Jump to content

4 Years In and Beating the Market


no_free_lunch
 Share

Recommended Posts

I have been on this site for just over 4 years now.  I thought I would have a quick look at returns since I started.

 

In my main account, it looks like my CAGR is 19% over the last 4 years.  This excludes bond allocations as I am trying to compare my stock picking return against an all ETF return, in either case I would have had a similar bond component.  It looks like my benchmark ETFs would have provided about 15% CAGR.  So 4% over benchmarks per year for the past 4 years.  This is with a portfolio of 15-20 stocks and occasionally large allocations to ETFs.  In the years 2004-2012 I returned about 2% over the benchmark so I have improved since then.

 

I haven't invested in a single stock that isn't written up on this site so thanks to everyone's help and feedback.

Link to comment
Share on other sites

2008 was kind of crazy so absolutely no leverage.

 

Are you looking only at equities as in roic on equities or are you including any cash you've held?

 

I've outperformed since 2012 while averaging 20% cash in my equity portfolio, therefore my roic is greater than my outperformance but that's a bit disingenuous imo, even if the story is only being told to myself.

Link to comment
Share on other sites

I am not including the cash (well bonds) that I hold.  I think I was pretty upfront about that in my first post.  If you include the cash component, which is about 20% then I believe I am roughly even with the market.

 

However, what I am really trying to decide is if I held that 80% in an ETF, would I have done better than with the 80% in stocks.  No matter what I would have held 20% in bonds.  I am trying to figure out if I can get alpha and whether this entire stock selection process is worth pursuing.  I don't think that is disinegenious at all as long as I am not hiding my assumptions.

Link to comment
Share on other sites

I've commented elsewhere that anyone picking stocks should put half of the contributions into a decent index and continue to do so. Maybe into separate accounts to pay taxes on each out of each account. (I wish I had, even though I put a large sum early on into BRK._

 

If you can continue to do 20% a year on your stock picking, what do you care if half of your annual savings is just floating along in an index. Huge outperformance over the index will swamp the index funds in short order and you'll be so wealthy that the indexed funds will just be a relative drop in the bucket.

 

However, if you are like most stock pickers, over a few cycles, or say 10-15 years, you'll see exactly what your after tax returns are doing in comparison to your indexed funds. 

Link to comment
Share on other sites

I am not including the cash (well bonds) that I hold.  I think I was pretty upfront about that in my first post.  If you include the cash component, which is about 20% then I believe I am roughly even with the market.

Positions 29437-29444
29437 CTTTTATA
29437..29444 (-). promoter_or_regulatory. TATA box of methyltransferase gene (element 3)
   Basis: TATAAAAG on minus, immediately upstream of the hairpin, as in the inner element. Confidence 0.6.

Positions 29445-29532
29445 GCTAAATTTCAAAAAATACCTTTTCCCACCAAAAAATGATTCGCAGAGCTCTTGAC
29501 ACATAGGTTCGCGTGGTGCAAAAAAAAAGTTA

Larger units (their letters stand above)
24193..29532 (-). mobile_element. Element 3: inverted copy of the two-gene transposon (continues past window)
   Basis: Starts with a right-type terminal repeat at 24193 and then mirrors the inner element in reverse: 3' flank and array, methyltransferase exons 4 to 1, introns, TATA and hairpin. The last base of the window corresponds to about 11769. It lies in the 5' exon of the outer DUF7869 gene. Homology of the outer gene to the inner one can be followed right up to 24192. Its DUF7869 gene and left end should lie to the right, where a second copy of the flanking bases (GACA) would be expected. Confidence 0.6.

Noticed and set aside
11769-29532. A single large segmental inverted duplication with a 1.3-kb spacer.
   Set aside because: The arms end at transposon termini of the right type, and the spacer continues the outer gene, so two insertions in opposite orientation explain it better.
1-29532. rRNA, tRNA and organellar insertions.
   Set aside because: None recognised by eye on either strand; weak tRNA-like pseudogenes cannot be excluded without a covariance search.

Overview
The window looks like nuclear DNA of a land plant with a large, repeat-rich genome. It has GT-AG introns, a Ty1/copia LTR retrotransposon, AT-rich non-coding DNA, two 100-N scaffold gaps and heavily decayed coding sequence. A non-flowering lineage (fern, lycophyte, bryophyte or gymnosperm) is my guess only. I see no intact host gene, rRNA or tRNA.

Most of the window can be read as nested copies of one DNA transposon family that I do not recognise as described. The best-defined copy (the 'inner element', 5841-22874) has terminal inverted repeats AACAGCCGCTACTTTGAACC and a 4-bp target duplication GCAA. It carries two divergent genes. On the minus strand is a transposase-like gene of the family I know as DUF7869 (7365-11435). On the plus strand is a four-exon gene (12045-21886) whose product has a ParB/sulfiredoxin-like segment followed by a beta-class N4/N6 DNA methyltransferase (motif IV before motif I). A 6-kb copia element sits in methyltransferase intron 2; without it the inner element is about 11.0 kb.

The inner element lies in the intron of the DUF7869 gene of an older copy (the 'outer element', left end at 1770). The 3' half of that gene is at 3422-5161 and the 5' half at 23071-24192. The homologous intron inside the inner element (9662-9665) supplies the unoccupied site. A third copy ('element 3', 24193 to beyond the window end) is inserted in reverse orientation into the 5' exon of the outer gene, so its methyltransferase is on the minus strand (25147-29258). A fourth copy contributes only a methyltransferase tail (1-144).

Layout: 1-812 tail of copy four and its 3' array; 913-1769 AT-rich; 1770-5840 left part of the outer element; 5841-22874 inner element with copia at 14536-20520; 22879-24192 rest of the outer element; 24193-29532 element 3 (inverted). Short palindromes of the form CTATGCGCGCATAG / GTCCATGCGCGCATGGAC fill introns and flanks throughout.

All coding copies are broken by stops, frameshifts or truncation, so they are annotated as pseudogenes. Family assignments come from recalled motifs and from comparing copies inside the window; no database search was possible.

However, what I am really trying to decide is if I held that 80% in an ETF, would I have done better than with the 80% in stocks.  No matter what I would have held 20% in bonds.  I am trying to figure out if I can get alpha and whether this entire stock selection process is worth pursuing.  I don't think that is disinegenious at all as long as I am not hiding my assumptions.

 

Sorry, that came out wrong. I don't have bonds in my IB account. Only equities and cash.

 

I didn't presume and don't believe you were being disingenuous at all.

Link to comment
Share on other sites

I've commented elsewhere that anyone picking stocks should put half of the contributions into a decent index and continue to do so. Maybe into separate accounts to pay taxes on each out of each account. (I wish I had, even though I put a large sum early on into BRK._

 

If you can continue to do 20% a year on your stock picking, what do you care if half of your annual savings is just floating along in an index. Huge outperformance over the index will swamp the index funds in short order and you'll be so wealthy that the indexed funds will just be a relative drop in the bucket.

 

However, if you are like most stock pickers, over a few cycles, or say 10-15 years, you'll see exactly what your after tax returns are doing in comparison to your indexed funds. 

 

Keep in mind, the index funds did 15% so I am not exactly killing it,  I am just in a bull market. :)  I am going to stay away from index funds because I just can't see them providing any kind of return, perhaps 1 or 2% over inflation.  If I can outperform that by even just 1% it will make a huge difference over my investing time frame.  I do have accounts where I have minimal control and those are in index funds so I do have some diversification if I mess up.

 

I do use ETFs when something gets to IV and I don't have another stock lined up.  Rather than rush I will put the money in an index fund until I find something else to buy.  At one point I couldn't find anything at all and I had 70% in index funds so that is not new to me but I try to avoid them if I can.

Link to comment
Share on other sites

Create an account or sign in to comment

You need to be a member in order to leave a comment

Create an account

Sign up for a new account in our community. It's easy!

Register a new account

Sign in

Already have an account? Sign in here.

Sign In Now
 Share

×
×
  • Create New...